Issue: 2019 > April > original article

Diagnosing and treating antiphospholipid syndrome: a consensus paper

M. Limper, K. de Leeuw, A.T. Lely, J. Westerink, Y.K.O Teng, J. Eikenboom, S. Otter, A.J.G. Jansen, M. v.d. Ree, J. Spierings, N.D. Kruyt, R. van der Molen, S. Middeldorp, F.W.G. Leebeek, M. Bijl, R.T. Urbanus
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Antiphospholipid syndrome, antiphospholipid antibodies, thrombosis, pregnancy morbidity, catastrophic antiphospholipid syndrome, treatment


The antiphospholipid syndrome (APS) is defined by the occurrence of venous and/or arterial thrombotic events and/or pregnancy-related morbidity (≥ 3 unexplained consecutive spontaneous abortions < 10 weeks with exclusion of chromosomal causes, foetal death or severe pre-eclampsia before 34th week of gestation), combined with the presence of circulating antiphospholipid antibodies (aPL) and/or a lupus anticoagulant (LAC), see table 1.1 Formally, LAC is the result of aPL binding to plasma proteins, mainly β2-glycoprotein, that have affinity for the negatively-charged phospholipids; therefore, the pathologic auto-antibodies are not directed against phospholipids. In this paper, the term ‘aPL’ refers to both LAC and anticardiolipin (aCL)/anti-β2-glycoprotein-I (anti-β2GPI) antibodies, following clinical practice and literature. APS is considered a primary autoimmune disease, but is often diagnosed as being secondary to other auto-immune diseases; 30-40% of patients with systemic lupus erythematodes (SLE) also have APS, and APS can be diagnosed secondary to rheumatoid arthritis, systemic sclerosis, dermatomyositis or other autoimmune diseases.2 Large, controlled, randomised clinical trials for interventions in APS are limited, and the quality of current data is not sufficient to develop a structured guideline or assess evidence-based management strategies. However, clinically-relevant questions about diagnostic criteria and treatment of APS patients arise on a daily basis. We aim to provide clinicians with an expert consensus on the management of APS, with a focus on classification, diagnostics, risk stratification, and treatment. 


A literature review was performed (KdL and ML) with the following Pubmed search terms: ‘antiphospholipid syndrome’, "Antiphospholipid Syndrome"[Mesh], ‘antiphospholipid antibodies’, "Antibodies, Antiphospholipid"[Mesh], ‘obstetric antiphospholipid syndrome’, ‘catastrophic antiphospholipid syndrome’, ‘laboratory diagnostics’, ‘Clinical Laboratory Techniques"[Mesh] ‘diagnosis’, "Diagnosis"[Mesh], ‘treatment’ and "Therapeutics"[Mesh]; papers focusing on diagnostics and/or treatment for APS were included. Non-English papers and papers published before 2000 were excluded. The literature search was performed on April 3rd, 2018; papers published after that date but with high impact according to the writing committee were included until September 1st, 2018. Statements on APS diagnostics and treatment were extracted from the papers selected, and a first draft of the consensus paper was written (KdL and ML). This draft was circulated amongst all authors and comments were collected. On June 6th, 2018, a first consensus meeting was held in Utrecht, The Netherlands. Based on the outcomes of this meeting, a second draft of the paper was written (JS, ML) and circulated again for comments. On November 5th, 2018, a second consensus meeting was held in Utrecht, The Netherlands. Degree of consensus on statements was assessed by a Delphi procedure and a final report was written afterwards (see table 3).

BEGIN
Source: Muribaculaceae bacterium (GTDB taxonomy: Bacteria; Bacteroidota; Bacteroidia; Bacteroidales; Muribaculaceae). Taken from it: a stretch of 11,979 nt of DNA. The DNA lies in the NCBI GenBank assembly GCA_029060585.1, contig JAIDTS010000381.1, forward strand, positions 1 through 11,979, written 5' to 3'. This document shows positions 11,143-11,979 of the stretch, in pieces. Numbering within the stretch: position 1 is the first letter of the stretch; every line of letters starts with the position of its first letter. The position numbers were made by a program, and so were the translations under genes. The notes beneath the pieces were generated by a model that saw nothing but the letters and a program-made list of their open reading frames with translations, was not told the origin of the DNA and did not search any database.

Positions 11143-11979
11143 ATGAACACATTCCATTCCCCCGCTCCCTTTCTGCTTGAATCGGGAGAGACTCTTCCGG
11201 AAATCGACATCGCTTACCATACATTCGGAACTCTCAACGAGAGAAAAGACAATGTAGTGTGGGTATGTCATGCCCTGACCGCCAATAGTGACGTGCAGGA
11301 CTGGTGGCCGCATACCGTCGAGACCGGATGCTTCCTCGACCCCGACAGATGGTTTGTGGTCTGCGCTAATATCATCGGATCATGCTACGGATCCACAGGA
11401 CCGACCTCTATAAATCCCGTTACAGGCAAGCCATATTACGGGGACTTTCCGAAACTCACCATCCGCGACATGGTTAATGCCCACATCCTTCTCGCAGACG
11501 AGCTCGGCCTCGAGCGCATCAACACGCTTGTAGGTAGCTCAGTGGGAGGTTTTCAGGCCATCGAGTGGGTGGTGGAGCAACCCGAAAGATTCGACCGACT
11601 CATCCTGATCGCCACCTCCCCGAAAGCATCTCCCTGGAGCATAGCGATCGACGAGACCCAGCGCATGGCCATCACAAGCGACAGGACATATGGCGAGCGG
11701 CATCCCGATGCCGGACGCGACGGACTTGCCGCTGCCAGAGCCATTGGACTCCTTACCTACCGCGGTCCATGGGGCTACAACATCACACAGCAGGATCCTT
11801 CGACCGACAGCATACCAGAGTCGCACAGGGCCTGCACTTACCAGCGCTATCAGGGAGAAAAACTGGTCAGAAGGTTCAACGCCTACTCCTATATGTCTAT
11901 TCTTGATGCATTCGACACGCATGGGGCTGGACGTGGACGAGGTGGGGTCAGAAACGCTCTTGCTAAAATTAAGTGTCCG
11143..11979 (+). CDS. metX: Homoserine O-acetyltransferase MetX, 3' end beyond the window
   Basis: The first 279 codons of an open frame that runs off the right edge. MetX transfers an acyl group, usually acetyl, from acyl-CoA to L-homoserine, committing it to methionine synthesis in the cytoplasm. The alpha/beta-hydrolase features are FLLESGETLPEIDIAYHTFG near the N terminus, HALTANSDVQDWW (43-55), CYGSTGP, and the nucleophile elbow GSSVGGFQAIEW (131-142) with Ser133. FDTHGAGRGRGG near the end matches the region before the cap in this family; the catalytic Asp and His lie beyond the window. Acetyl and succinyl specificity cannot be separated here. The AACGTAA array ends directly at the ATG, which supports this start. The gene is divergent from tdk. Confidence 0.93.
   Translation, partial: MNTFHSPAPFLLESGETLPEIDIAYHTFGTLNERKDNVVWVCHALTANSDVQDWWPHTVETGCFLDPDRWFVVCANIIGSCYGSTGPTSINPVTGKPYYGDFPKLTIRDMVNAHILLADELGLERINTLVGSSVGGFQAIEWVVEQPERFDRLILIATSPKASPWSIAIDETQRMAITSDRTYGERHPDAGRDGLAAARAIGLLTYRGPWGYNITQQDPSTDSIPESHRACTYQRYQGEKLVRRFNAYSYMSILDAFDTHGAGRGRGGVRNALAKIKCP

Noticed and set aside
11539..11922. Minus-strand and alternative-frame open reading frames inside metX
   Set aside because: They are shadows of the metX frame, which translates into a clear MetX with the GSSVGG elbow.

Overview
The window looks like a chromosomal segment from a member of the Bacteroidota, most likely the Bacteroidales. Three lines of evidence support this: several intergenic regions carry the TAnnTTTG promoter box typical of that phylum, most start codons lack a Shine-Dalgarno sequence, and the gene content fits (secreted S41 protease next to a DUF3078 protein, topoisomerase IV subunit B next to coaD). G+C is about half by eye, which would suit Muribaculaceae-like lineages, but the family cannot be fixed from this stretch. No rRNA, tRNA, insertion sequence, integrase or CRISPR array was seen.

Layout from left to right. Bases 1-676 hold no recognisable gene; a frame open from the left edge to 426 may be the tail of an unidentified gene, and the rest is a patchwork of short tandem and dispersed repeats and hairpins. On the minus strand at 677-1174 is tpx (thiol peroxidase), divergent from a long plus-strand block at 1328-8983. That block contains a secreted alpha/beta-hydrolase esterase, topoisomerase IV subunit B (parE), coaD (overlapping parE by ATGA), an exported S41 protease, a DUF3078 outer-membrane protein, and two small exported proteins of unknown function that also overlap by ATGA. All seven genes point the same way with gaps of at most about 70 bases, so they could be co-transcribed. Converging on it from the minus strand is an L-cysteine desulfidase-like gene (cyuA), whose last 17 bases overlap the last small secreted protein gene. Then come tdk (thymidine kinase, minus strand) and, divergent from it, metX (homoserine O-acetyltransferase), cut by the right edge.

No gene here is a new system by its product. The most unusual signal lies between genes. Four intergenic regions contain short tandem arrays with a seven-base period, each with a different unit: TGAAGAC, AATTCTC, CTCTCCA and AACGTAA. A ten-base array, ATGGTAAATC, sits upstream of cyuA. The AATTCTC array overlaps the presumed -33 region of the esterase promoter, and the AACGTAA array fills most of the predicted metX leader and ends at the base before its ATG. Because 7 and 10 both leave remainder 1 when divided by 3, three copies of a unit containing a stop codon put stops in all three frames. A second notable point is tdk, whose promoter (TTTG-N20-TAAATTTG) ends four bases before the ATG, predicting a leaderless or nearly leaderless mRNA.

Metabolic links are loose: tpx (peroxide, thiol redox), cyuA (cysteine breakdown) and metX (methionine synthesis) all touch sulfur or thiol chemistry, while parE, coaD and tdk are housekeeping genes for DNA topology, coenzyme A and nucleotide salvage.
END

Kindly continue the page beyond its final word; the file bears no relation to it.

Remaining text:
Diagnosis, classification, risk stratification

Diagnosis of APS
No diagnostic criteria for APS exist. If a patient meets the classification criteria – developed for research purposes – for APS (e.g., a thrombotic event and/or pregnancy morbidity, combined with repeated presence of antiphospholipid antibodies (aPL); see table 1), most likely a clinical diagnosis of APS will be made, although thrombotic and pregnancy complications are not necessarily causally related to circulating aPL.
In addition to the thrombotic or pregnancy-related events listed in the classification criteria, APS may be associated with a variety of non-criteria manifestations, such as superficial vein thrombosis, thrombocytopenia, renal microangiopathy, heart valve disease, livedo reticularis or racemosa, migraine, chorea, seizures and myelitis; see table 2. As a result, a clinical diagnosis of APS can be made in patients who do not fulfil the classification criteria.3
An even more complicating factor is the concept of seronegative APS, a term coined to include patients with clinical (criteria and non-criteria) features suggestive of APS, but who are persistently negative for aPL.4 The existence of seronegative APS is a point of international discussion among experts. If the suspicion of seronegative APS arises, we suggest referral to an expert centre.
Catastrophic antiphospholipid syndrome (CAPS) is the most extreme APS variant that includes simultaneous multiple organ thrombosis and develops in a short period of time with a high mortality rate. Although strongly associated with the presence of LAC, no other laboratory or clinical determinants are known to be associated with CAPS.2

Risk stratification in APS